Dr. Larry M. Wortzel, is Director of the Asian Studies Center at The Heritage Foundation. He served as the Assistant Army Attaché in China during the Tiananmen massacre and in 1995 returned to China as the Army Attaché. He also has served on the international security policy staff of the Office of the Secretary of Defense. Before joining Heritage, Colonel Wortzel was Director of the Strategic Studies Institute of the U.S. Army War College in Carlisle, Pennsylvania.



1. This lecture was delivered originally at a meeting of the Asia-Pacific Center for Security Studies in Honolulu, Hawaii, on February 25, 2000. It has been updated and revised.

2. The author was Assistant Army Attaché at the U.S. embassy in Beijing from 1988-1990. In this capacity, he witnessed events leading up to the Tiananmen Massacre on June 4, 1989, and the advance of People's Liberation Army and People's Armed Police units into the city of Beijing.

3. James Kynge, "Chinese Miners Riot over Severance Pay," Financial Times, April 3, 2000, p. 9; Willy Wo-Lap Lam, "PRC Rural Discontent Seen as `Time Bomb,'" South China Morning Post, February 9, 2000, p. 9; John Pomfret, "Politics Stirs Crackdown in China," The Washington Post, January 3, 2000, p. A23.

4. Regarding claims that there are no more communists in China or that the CCP is really no longer communist: As long as the central tenets of Marxism-Leninism are espoused and practiced by the leadership of China, I believe that the CCP remains a communist party, even if it has realized that the economic policies of Marxism-Leninism and centralized state planning have failed. The core beliefs--democratic centralism, false consciousness on the part of the people (that is, the people are incapable of knowing their interests), and that the "leadership of a vanguard party" is needed for society--in my view are what define a communist party. These beliefs are also what make a communist party so dangerous to civil society.

5. An article in the PLA newspaper emphasized new military tactics and training for the "sacred mission" against Taiwan. Ren Yanjun, "Jundui De Shenming De Rensu," Jiefang Junbao, April 12, 2000, p. 1; Taiyangpao, May 1, 2000, at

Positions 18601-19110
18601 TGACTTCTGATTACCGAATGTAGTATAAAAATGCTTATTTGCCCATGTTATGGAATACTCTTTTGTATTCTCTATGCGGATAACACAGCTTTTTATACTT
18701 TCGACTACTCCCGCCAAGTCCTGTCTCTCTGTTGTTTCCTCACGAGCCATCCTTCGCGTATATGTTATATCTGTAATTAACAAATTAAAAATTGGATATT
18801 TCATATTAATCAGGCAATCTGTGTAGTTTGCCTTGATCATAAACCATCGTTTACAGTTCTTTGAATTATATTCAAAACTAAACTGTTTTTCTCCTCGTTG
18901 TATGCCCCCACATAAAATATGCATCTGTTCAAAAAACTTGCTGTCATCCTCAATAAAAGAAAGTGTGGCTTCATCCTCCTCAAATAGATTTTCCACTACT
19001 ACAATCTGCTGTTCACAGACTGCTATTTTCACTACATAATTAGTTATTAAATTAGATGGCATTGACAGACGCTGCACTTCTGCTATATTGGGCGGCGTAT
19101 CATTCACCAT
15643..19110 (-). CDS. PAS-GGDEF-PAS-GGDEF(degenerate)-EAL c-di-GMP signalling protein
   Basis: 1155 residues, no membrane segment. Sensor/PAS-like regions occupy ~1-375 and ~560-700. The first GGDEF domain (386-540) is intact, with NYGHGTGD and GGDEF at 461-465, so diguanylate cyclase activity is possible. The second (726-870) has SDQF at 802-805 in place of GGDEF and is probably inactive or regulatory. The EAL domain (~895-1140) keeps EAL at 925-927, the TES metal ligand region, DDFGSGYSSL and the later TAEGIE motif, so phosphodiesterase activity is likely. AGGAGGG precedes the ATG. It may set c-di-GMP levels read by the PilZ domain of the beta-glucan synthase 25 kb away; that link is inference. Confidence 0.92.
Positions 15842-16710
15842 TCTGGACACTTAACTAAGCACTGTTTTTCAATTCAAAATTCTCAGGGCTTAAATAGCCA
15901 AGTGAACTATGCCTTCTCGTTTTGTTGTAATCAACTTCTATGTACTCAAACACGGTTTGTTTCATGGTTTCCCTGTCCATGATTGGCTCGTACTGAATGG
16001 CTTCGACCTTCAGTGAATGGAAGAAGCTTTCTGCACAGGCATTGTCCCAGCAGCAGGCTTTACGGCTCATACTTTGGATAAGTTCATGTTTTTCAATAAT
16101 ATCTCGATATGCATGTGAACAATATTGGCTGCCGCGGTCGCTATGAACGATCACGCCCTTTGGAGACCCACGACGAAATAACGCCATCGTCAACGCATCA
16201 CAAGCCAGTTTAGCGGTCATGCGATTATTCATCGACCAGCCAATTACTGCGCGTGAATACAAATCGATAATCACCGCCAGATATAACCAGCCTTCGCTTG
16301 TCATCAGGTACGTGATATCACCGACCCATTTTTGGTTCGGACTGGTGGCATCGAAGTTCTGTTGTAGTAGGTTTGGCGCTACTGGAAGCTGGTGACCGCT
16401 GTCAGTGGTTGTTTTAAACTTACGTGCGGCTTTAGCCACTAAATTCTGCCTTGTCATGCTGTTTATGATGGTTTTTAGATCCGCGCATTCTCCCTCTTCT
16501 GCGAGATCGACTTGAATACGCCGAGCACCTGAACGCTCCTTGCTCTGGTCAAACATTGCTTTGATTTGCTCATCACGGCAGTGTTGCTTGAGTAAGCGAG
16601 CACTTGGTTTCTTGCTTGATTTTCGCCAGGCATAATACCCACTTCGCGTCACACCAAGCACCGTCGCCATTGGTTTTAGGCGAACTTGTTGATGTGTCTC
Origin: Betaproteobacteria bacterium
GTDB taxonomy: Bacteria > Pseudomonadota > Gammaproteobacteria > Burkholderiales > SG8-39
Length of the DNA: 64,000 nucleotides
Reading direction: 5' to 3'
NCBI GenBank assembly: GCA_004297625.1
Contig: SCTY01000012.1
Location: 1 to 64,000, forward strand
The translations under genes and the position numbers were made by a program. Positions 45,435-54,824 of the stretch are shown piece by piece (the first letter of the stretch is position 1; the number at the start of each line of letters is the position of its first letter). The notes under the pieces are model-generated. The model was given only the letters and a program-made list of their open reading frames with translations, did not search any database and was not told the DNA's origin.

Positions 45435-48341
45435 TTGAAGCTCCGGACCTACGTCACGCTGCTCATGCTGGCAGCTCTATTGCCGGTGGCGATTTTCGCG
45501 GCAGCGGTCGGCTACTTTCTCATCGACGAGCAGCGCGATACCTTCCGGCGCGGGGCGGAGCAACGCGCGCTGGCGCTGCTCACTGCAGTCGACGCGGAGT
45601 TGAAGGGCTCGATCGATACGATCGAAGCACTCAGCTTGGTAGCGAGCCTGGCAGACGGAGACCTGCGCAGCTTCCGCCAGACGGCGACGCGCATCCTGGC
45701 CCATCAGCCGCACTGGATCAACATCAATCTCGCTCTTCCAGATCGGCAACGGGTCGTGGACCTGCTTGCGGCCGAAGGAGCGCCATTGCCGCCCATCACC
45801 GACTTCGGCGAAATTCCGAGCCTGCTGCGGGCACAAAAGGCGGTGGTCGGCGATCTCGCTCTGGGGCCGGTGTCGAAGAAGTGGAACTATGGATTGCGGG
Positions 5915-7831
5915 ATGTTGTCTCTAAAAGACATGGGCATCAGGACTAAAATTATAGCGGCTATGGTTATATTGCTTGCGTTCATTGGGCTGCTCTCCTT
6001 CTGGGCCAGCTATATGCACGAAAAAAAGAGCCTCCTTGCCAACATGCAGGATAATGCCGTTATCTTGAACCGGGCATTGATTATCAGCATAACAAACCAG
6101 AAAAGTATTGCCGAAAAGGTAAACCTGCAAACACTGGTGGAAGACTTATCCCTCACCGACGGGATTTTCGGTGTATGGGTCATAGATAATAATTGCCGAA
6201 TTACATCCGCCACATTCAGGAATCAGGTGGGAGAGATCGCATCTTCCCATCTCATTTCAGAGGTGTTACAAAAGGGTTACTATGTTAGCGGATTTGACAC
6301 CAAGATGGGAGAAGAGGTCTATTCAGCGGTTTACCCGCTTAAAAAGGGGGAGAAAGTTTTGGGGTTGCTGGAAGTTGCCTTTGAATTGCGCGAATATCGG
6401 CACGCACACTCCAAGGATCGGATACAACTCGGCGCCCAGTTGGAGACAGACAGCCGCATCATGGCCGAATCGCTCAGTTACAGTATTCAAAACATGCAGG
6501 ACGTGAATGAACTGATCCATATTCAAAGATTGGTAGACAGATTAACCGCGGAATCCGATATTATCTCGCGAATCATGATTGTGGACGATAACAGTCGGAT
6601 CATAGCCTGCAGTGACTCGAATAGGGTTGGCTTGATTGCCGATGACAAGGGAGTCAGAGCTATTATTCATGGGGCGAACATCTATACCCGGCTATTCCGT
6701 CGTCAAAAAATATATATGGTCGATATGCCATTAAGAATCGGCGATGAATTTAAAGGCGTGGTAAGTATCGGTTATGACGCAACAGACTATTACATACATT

6. The World Bank, China 2020: Development Challenges in the New Century (Washington, D.C.: The World Bank, 1997), pp. 51-53.

7. Ibid., p. 44.

8. Kam Wing Chan and Zhang Li, "The Hukou System and Rural-Urban Migration in China: Processes and Changes," The China Quarterly, No. 160 (December 1999), pp. 818-855.

9. Deng Fuyou et al., eds., Gao Jishu Zhangzheng Zhengzhi Gongzuo [Political Work in High Technology Warfare] (Beijing: Junshi Kexue Chubanshe, 1999), pp. 93-97, 112-113.

10. This seems to be the case in such remote areas as Tibet, Xinjiang, and Qinghai in the author's experience. Although the PLA is accused of encouraging a form of ethnic cleansing, many soldiers and their families chose to stay in Tibet and Inner Mongolia because of what they perceived as business opportunities in the new area, however different it was.

11. World Bank, China 2020, p. 41.

12. The death toll in the PLA from its "self-defensive counter-attack" was probably about 50,000. See Harlan Jencks, "China's Punitive War on Vietnam, A Military Assessment," Asian Survey, Vol. 19 (August 1979), pp. 806-815, or King C. Chen, China's War with Vietnam: Issues, Decisions and Implications (Stanford, Cal.: Hoover Institution Press, 1987).

13. The People's Armed Police is a paramilitary arm of the PLA and is controlled by the Central Military Commission of the CCP. The PLA and the Ministry of Public Security command the PAP jointly.

14. Larry M. Wortzel, "The Tiananmen Massacre, A 10th Anniversary Reappraisal: Public Protest, Urban Warfare and the PLA's Action," paper prepared for the U.S. Army War College, May 1999.

15. In minority areas such as Inner Mongolia, Tibet, and Xinjiang, the PAP is as effective as the PLA, albeit more lightly armed, because PAP soldiers are mainly Han Chinese and do not have strong connections with the local populace.

16. Yeh Chang-mei, "Reform of State-Owned Enterprise in Mainland China Since the CCP's Fifteenth Congress," Issues and Studies, May 1998, pp. 52-78.

17. China's GDP in 1998 was $963.281 billion in U.S. dollars. John T. Dori, ed., U.S. and Asia Statistical Handbook, 1999-2000 Edition (Washington, D.C.: The Heritage Foundation, 2000) pp. 48-49.

18. Larry M. Wortzel, China's Military Potential (Carlisle, Pa.: Strategic Studies Institute, 1998), pp. 18-22.

19. Willy Wo-Lap Lam, "PRC Rural Discontent Seen as `Time Bomb.'"

20. Even the chief of intelligence of the PLA, Major General Ji Chengde, has been arrested and put on trial for corruption. See "Intelligence Chief Reportedly Removed over US Scandal," Hong Kong Standard, June 13, 1999, p. 5.


Larry Wortzel
Larry Wortzel

Adjunct Research Professor at the U.S. Army War College